Even after four days, there is no salvage effort yet for MV Bilash, a cargo lighter that capsized in the Sundarbans’ Pasur River on April 15, carrying 775 metric tons of coal.
Experts suspect chemical contaminants present in the coal have already spread throughout the river and the forest near Harbaria Channel.
The recent capsize of this cargo vessel is the sixth such environmental disaster in the last three-and-a-half years.
Operation Manager Lalon Hawladar of Sahara Enterprise, the company that owns the vessel, told this reporter: “We are making a serious effort to salvage the sunken coal and cargo from the vessel.”
“However, we are yet to begin the salvage operation. We are optimistic that we will be able start working on Thursday (April 19).”
Sundarbans at risk
Abdullah Harun Chowdhury, Professor of Environmental Science at Khulna University said: “Coal has a high amount of lead, chromium, cadmium, mercury, and arsenic.”
“These elements are highly dangerous to animals and plants. Even a small amount could harm aquatic animals.”
He continued: “Ingesting contaminated fish would also be harmful to human beings. These highly toxic contaminants will bring down soil and water quality in the area.”
“Contaminated water and soil are known to cause long term damage to the germination process and embryos. Spilled fuel oil also acts as a harmful contaminant.”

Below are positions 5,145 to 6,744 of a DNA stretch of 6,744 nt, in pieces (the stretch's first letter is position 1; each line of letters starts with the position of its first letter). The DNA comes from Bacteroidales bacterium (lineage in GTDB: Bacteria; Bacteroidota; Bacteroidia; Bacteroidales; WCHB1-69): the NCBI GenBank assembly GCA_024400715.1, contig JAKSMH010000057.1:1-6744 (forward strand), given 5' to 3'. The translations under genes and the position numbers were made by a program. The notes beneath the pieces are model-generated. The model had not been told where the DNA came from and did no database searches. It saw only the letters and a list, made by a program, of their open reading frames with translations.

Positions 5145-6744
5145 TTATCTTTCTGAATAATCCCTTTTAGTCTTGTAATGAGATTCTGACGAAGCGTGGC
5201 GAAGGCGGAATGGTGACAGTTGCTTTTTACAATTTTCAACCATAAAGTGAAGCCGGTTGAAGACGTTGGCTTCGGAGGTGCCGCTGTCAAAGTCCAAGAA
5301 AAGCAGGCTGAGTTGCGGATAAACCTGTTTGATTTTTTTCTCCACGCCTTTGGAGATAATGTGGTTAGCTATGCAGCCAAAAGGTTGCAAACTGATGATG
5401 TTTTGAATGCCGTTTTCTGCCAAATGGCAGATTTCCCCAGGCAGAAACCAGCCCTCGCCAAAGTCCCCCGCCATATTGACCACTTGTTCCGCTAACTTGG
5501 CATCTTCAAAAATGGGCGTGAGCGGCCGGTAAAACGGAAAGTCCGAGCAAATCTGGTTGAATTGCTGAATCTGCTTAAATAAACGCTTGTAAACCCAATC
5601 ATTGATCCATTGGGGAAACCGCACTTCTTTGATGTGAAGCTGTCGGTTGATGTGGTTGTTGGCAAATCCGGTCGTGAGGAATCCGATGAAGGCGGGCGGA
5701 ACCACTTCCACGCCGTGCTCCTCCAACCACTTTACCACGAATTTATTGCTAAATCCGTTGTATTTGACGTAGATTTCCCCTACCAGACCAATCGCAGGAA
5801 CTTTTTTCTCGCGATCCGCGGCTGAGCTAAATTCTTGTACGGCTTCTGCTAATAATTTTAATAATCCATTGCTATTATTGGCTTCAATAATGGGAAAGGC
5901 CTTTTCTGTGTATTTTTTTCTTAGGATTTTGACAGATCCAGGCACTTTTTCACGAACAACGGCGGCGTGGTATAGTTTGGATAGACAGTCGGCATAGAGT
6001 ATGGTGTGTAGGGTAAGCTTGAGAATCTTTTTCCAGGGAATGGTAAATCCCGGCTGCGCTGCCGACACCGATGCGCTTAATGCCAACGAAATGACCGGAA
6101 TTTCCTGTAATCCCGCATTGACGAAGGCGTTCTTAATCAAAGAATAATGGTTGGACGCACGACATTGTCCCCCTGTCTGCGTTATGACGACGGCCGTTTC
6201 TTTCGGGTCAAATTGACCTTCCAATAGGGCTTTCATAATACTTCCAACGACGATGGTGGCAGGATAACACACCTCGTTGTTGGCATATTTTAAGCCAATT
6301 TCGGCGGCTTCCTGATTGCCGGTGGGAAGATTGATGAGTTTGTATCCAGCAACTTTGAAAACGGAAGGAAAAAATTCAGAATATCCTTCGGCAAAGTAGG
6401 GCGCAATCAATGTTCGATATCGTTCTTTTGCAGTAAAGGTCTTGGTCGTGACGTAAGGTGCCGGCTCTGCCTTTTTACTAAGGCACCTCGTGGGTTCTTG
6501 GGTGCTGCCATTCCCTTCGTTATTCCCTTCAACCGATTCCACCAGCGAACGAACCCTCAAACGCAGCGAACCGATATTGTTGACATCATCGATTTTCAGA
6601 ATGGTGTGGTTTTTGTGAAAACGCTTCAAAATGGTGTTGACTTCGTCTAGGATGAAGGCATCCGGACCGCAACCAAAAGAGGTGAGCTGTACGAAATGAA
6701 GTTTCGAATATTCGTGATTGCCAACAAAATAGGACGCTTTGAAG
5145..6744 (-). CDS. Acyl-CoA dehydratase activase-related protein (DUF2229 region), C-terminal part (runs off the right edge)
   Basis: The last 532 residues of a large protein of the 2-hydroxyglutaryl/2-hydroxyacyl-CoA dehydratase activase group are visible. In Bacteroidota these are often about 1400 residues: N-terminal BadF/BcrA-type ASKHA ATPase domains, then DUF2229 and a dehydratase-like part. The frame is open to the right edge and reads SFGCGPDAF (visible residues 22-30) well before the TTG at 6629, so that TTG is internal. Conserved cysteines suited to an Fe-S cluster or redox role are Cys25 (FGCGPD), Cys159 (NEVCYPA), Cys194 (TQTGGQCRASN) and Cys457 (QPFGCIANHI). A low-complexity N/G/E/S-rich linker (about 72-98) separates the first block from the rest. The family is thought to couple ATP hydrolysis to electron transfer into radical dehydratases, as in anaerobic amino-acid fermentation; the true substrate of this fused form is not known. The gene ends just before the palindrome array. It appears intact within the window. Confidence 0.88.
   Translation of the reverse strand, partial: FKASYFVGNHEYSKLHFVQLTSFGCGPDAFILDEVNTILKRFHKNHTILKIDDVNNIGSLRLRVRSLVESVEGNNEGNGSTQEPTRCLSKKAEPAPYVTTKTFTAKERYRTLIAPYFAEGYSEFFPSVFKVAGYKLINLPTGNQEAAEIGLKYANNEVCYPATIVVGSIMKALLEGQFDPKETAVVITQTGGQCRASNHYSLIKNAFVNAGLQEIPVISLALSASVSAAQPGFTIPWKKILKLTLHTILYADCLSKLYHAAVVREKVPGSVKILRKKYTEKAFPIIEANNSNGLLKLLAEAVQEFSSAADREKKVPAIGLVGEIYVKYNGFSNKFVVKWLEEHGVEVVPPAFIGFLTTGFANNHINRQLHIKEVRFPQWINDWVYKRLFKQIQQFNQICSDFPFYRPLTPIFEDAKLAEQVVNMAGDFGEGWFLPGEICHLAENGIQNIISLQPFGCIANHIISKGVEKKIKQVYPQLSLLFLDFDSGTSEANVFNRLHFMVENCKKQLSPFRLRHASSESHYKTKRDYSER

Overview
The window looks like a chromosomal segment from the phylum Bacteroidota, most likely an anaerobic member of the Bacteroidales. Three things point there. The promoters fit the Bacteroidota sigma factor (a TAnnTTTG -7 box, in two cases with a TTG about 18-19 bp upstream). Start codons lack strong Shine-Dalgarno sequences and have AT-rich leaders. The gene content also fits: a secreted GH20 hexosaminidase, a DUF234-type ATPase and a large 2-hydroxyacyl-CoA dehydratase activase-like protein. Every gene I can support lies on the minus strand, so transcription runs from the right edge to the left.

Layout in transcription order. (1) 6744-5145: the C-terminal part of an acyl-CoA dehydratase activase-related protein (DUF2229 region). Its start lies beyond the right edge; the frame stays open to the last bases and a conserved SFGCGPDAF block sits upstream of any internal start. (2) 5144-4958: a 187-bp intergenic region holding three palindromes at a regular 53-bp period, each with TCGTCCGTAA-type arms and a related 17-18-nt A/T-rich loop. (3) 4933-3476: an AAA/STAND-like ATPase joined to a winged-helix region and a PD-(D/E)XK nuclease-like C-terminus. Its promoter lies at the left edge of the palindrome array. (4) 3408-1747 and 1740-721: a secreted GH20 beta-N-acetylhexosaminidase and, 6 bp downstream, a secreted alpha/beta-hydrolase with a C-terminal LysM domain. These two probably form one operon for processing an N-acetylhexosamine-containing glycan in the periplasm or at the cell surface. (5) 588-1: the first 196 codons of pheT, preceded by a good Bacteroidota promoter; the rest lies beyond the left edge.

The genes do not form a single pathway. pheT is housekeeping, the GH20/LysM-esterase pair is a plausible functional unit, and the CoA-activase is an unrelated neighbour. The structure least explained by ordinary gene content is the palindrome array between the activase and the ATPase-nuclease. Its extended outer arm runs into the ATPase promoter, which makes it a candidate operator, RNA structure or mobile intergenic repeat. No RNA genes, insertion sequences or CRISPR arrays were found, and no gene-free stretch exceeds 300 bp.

Meanwhile, Md Shaheen Kabir, Chandpai Range forest officer of the Sundarbans confirmed he has submitted a primary probe report regarding damage to aquatic animals and biodiversity in Harbaria Channel, that can be caused by the sunken cargo ship carrying coal.
Addressing the matter, Divisional Forest Officer (DFO) of Eastern Sundarbans Division, Md Mahmud Hasan, said: “No efforts have been made to salvage the cargo vessel as of Wednesday 4:30pm.”
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“The Forest Department has deployed a team on the scene of the accident for 24 hour updates on the situation.”
He added: “The extent of damage is yet to be assessed by the authorities, despite the submission of a probe report by a Forest Department official.”
Sources from the department revealed that water samples from the scene of the vessel capsize have been collected to evaluate water quality.
Chairman of Save the Sundarbans Foundation, Dr Sheikh Faridul Islam, pointed out that the sinking of a cargo vessel carrying coal in the Sundarbans will certainly cause damage to aquatic animals and biodiversity.
He further said: “This type of coal, which is used as fuel in brick kilns, contains a high amount of sulfur. The vessels also carry fuel and mobil (engine oil). These elements cause severe damage to the environment.”
“The movement of cargo vessels will increase in the Sundarbans after the Rampal Thermal Power Plant becomes operational. So, these types of accidents could increase in the future.”
Commander Oli Ullah, harbour master of Mongla Port said: “The owner company of the sunken cargo vessel is preparing to send two salvage ships. First, the coal will be salvaged from the bottom of the river, and then the vessel will be salvaged.”
Following the cargo vessel capsize on April 15, three general diaries were filed at the Mongla police station.
The Mongla Port harbour authorities also sent a letter to the owner company, giving it a deadline of 15 days to complete the salvage operation.